Affirmative Actions Have Consequences

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Abigail Fisher, a white woman, has been the subject of many news stories lately. In a case brought to the Supreme Court in October of last year, Fisher claims to have suffered unfair treatment from the University of Texas. After being denied acceptance, presumably because of her racial aspects, Fisher decided to take her case to a higher power. In a story covering the initial hearing, a reporter describes the scene. Fisher’s lawyer argued against affirmative action on the grounds of unfair treatment. Some sided with Abigail, but all those who opposed her case said nothing about affirmative action as a means to increase fairness; their only claims stressed the importance of diversity in a university setting (Leonhardt 1). The Supreme Court is getting more and more appeals for cases concerning what seems to be a growing and important issue.
Affirmative action is defined as a policy or program for correcting the effects of discrimination in the employment or education of members of certain groups, such as women, blacks, etc (“American” 1). This source also states that the equivalent to this in other countries is positive discrimination. The policy was created under President Kennedy in the 1960s when segregation and racism were still major issues. The basic idea is that, when being considered for admission to a university or job occupation, those in minority groups, such as Hispanics, African Americans, and so forth, would receive extra points toward being accepted based on their race. It is supposed to create more diversity in school and workplace environments and hopefully encourage those who may have had previous disadvantages. That is all fine; however, what it is really doing is putting more precedence on everyone’s ethnic back...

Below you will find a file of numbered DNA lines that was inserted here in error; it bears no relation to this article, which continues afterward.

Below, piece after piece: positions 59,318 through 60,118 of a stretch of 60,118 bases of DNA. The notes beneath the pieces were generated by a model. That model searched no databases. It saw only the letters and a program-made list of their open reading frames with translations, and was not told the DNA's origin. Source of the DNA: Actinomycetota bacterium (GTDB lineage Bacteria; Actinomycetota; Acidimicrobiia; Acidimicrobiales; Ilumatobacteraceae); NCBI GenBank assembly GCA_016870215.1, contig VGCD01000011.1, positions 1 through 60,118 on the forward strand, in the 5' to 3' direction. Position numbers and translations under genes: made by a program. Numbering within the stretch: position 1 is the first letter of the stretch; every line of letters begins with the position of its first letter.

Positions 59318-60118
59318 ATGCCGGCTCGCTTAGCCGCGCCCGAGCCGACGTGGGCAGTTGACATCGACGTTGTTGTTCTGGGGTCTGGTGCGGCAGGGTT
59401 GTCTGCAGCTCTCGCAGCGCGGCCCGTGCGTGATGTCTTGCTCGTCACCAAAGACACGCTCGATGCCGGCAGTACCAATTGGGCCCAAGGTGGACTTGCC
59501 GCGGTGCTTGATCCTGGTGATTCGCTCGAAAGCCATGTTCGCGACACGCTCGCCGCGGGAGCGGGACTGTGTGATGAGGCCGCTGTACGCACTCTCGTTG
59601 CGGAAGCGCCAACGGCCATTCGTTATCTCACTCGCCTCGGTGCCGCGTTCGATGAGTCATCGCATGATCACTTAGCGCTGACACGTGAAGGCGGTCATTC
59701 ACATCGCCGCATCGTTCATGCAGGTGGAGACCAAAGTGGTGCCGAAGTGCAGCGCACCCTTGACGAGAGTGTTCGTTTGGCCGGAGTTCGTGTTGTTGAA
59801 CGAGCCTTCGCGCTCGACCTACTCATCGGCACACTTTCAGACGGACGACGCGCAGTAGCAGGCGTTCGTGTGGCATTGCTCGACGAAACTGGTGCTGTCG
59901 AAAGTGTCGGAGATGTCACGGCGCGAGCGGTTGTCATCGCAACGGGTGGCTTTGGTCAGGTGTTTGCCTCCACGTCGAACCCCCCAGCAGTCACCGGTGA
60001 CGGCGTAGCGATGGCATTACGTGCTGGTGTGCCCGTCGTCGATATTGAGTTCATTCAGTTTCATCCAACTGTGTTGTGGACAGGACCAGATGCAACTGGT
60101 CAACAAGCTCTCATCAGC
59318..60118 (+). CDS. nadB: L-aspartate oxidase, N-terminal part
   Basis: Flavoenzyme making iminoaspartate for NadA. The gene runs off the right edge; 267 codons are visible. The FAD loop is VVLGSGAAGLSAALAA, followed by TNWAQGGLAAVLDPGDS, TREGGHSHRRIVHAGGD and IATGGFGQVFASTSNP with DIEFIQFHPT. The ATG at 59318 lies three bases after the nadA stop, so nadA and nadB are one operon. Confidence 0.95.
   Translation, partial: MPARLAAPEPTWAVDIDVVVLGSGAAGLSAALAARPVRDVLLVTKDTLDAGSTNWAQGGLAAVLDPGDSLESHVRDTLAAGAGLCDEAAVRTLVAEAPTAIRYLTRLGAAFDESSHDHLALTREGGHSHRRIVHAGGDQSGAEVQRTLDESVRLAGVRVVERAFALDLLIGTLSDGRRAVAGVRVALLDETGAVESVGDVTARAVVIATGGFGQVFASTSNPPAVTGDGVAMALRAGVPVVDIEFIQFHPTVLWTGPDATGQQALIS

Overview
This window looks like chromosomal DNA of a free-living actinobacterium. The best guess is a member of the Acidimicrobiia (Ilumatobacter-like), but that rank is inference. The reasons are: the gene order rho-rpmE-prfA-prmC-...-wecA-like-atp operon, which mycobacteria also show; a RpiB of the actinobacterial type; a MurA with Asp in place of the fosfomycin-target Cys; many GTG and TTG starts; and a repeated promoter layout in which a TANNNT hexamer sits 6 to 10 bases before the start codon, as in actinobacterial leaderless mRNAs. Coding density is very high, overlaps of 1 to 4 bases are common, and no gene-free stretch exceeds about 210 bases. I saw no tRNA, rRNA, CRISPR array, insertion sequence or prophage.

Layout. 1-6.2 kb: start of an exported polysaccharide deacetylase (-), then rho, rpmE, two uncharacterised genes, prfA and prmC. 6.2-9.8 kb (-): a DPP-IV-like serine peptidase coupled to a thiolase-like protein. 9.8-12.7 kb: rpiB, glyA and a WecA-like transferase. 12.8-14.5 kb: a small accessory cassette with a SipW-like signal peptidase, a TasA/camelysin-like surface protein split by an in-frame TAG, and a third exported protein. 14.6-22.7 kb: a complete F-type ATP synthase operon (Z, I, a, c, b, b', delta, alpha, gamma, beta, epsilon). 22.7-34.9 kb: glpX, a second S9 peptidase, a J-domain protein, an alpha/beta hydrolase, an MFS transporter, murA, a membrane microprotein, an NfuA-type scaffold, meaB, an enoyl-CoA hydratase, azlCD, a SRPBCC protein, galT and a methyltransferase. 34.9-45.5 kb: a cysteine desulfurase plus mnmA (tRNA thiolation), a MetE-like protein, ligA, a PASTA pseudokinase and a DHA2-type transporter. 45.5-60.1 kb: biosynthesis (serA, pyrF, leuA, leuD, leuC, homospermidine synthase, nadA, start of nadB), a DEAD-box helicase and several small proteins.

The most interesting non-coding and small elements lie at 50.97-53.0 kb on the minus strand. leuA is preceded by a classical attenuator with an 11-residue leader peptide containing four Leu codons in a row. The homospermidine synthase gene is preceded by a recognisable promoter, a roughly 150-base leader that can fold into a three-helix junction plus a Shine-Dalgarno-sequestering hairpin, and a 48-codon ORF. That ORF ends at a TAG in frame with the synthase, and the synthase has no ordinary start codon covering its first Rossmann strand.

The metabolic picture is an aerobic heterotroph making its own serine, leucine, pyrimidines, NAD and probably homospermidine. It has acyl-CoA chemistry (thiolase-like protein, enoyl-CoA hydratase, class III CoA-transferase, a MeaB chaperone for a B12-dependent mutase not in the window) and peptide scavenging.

... middle of paper ... the things that caused them in the present and future. There are always other ways, so let’s start looking into them. Everyone deserves a chance for fairness, but this will never be achieved until we look past our outer differences and focus on what truly matters, because appearances are only skin-deep.

Works Cited
"11 Facts About Affirmative Action." Do Something. Do, n.d. Web. 20 Nov. 2013.
"Affirmative Action Pros and Cons." Do Something. Do, n.d. Web. 18 Nov. 2013.

"American English Dictionary: Affirmative Action." Collins American Dictionary. Collins, n.d. Web. 20 Nov. 2013.
Leonhardt, David. "Rethinking Affirmative Action." The New York Times Company, 13 Oct. 2012. Web. 20 Nov. 2013.
Slater, Dan. "Does Affirmative Action Do What It Should?" The New York Times Company, 16 Mar. 2013. Web. 19 Nov. 2013.
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